This issue features:

Gotta Go. . .

Need help for poor bladder control? Dr. Deshpande discusses non-surgical techniques for treating female incontinence.

Dr. Bob Franklin

Bob Franklin found inspiration for a career in family medicine from his childhood doctor. Read more about CPC’s newest physician.

Shoo the Flu

Are you sure what you know about the flu is accurate? Check out flu fallacies and facts from the Centers for Disease Control and Prevention.

Note: This article is the second half of a two-part feature on female incontinence.

Poor bladder control is a fairly common problem among women, but it is rarely one they are willing to live with. Fortunately, there are numerous treatment options available, including many that do not involve medications or surgery. The best treatment, however, depends on the cause of the problem.

According to Priya S. Deshpande, M.D., of CPC-Central, The type of problem a woman has is the key to directing treatment, so the decision about who should get what type of treatment comes down to a good medical evaluation. Usually the most effective treatment plan is one using a combination of treatments rather than a single approach.

Incontinence medications work in various ways, such as reducing contractions of an overactive bladder, relaxing muscles to improve bladder emptying, and tightening muscles at the bladder neck and urethra to prevent leakage. In hormone-deficient women, estrogen replacement is often prescribed to help the restore normal function to the muscles used in urination. Women should discuss the potential for side effects with their doctor prior to treatment.

Exercises help women control their bladder function by strengthening bladder and urethral muscles, Dr. Deshpande says, but learning how to target these muscles can be difficult because theyre inside the body. Biofeedback helps women learn how to isolate and effectively exercise the muscle groups that control urinary flow by providing visual and auditory feedback.

Bladder retraining uses biofeedback and scheduled voiding to treat retention incontinence and overactive bladder. Sometimes with retention incontinence, a woman does not sense when her bladder is full, while an overactive bladder signals the need to void before the bladder is actually full. Retraining is simply a matter of adjusting the bladder’s pattern of storing and emptying urine to be more in line with the physical need to void. For retention incontinence, retraining increases voiding frequency, Dr. Deshpande says, while overactive bladders are retrained to delay voiding until the bladder is full.

A pessary, a stiff ring designed to be inserted into the vagina, can be used to treat bladder control problems related to muscle laxity or prolapse in the vaginal area or a improperly angled urethra. When inserted, a pessary presses against the wall of the vagina and urethra, helping to reposition the urethra and lessen stress leakage. Pessaries support the bladder to help relieve retention and assist in voiding, Dr. Deshpande says.

Pelvic floor stimulation is used to treat both overactive bladder and retention incontinence through electrical stimulation of the nerves that supply the muscles regulating urinary flow. It works in the same way exercises do, by either relaxing or strengthening the muscles to achieve better control.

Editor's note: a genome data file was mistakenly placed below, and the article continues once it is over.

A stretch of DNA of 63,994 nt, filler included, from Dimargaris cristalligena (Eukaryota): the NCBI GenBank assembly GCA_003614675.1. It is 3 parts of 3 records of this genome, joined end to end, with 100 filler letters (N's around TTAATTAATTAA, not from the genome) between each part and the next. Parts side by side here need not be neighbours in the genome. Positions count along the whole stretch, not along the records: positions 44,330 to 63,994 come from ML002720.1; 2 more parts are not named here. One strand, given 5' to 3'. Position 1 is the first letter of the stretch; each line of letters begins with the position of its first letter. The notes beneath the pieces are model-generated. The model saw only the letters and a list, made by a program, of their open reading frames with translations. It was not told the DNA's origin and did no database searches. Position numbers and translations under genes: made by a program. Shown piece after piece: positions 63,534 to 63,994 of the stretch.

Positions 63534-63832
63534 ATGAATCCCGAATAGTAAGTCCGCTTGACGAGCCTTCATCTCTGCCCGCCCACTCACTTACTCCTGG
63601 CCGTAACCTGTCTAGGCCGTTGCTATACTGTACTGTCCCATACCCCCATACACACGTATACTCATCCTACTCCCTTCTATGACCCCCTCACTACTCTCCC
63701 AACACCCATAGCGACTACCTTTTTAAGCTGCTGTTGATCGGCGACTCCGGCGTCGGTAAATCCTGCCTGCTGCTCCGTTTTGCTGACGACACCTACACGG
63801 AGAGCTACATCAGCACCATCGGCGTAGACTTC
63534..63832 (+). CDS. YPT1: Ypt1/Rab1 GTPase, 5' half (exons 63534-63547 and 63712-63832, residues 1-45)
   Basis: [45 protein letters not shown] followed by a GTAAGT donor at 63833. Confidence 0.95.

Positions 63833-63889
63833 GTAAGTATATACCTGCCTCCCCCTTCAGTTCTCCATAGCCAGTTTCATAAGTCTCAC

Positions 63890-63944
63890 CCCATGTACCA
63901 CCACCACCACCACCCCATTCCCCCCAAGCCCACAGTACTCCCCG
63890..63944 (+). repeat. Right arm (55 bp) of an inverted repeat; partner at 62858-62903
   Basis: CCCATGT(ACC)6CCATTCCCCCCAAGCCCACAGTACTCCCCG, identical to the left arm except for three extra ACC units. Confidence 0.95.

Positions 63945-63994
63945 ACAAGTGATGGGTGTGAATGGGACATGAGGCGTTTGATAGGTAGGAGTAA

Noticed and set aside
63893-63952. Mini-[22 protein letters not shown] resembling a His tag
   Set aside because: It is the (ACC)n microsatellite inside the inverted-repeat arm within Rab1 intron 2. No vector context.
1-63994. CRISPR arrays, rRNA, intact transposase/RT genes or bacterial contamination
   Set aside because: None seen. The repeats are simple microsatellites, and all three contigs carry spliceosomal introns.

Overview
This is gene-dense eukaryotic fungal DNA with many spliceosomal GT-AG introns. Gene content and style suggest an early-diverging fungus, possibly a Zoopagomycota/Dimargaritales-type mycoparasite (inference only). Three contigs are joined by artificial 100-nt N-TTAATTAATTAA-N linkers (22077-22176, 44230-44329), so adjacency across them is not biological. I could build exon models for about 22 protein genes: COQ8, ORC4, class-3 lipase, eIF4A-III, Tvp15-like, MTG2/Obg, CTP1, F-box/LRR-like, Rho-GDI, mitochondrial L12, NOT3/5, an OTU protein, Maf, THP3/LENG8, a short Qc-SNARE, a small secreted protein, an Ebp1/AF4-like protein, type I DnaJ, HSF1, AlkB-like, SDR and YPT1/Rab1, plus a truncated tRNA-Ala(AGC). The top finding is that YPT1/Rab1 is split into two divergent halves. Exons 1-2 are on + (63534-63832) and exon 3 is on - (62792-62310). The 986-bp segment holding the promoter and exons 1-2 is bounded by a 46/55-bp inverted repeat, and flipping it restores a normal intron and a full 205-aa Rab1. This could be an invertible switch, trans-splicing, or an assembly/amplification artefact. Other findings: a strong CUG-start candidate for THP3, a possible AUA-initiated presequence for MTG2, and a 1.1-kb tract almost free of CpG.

Changing dietary habits can also improve bladder control. The amount of fluids a woman drinks and her intake of bladder irritants can increase urinary frequency to a point where she needs to go all the time, Dr. Deshpande explains. Simply being more cautious about the amount and type of foods and liquids ingested can make a big difference. Common irritants include carbonated, caffeinated, and some uncaffeinated beverages; highly acidic, sugary, and spicy foods; artificial sweeteners, some herbal teas, alcohol, and chocolate.

Silicone injections treat stress incontinence by adding bulk and helping to narrow the urethra, Dr. Deshpande says. One potential problem with this approach is an allergic reaction to silicone, but the potential for allergic reactions can be easily determined prior to the procedure by a skin test.

Retention incontinence is the most difficult type of bladder control problem to treat. Self-catheterization, which uses a tube inserted through the urethra to drain urine from the bladder, is one method of treating retention caused by poor muscle tone, previous surgery, spinal cord injury, or chronic illness. According to Dr. Deshpande, however, it is less acceptable but can be used if a woman is willing to learn to self-catheterize to avoid wearing pads.

Surgery is an option for treating stress incontinence, but Dr. Deshpande does not consider it a good first-line therapy. She suggests trying other approaches first. “If the surgery is unsuccessful, other treatments may not work as well,” Dr. Deshpande says, often because of scar tissue. Another problem that can occur is overcorrection, in which the surgery eliminates stress incontinence but creates a retention problem, which is even harder to treat.

Dr. Deshpande stresses that one of the most important things a woman can do to keep incontinence from compromising her quality of life is to seek evaluation and treatment as soon as possible after a bladder control problem develops. The longer you wait, the harder it is to fix, she says.

To schedule an appointment with Dr. Deshpande for a thorough medical evaluation for incontinence, call CPC-Central at 868-7380.

Source: Urinary Incontinence in Women, National Institute of Diabetes and Digestive and Kidney Diseases (NIDDK), National Institutes of Health, US Department of Health and Human Services, Washington, DC, Publication No. 02-432, May 2002; patient education materials from the National Association for Continence, Spartanburg, SC, 2002.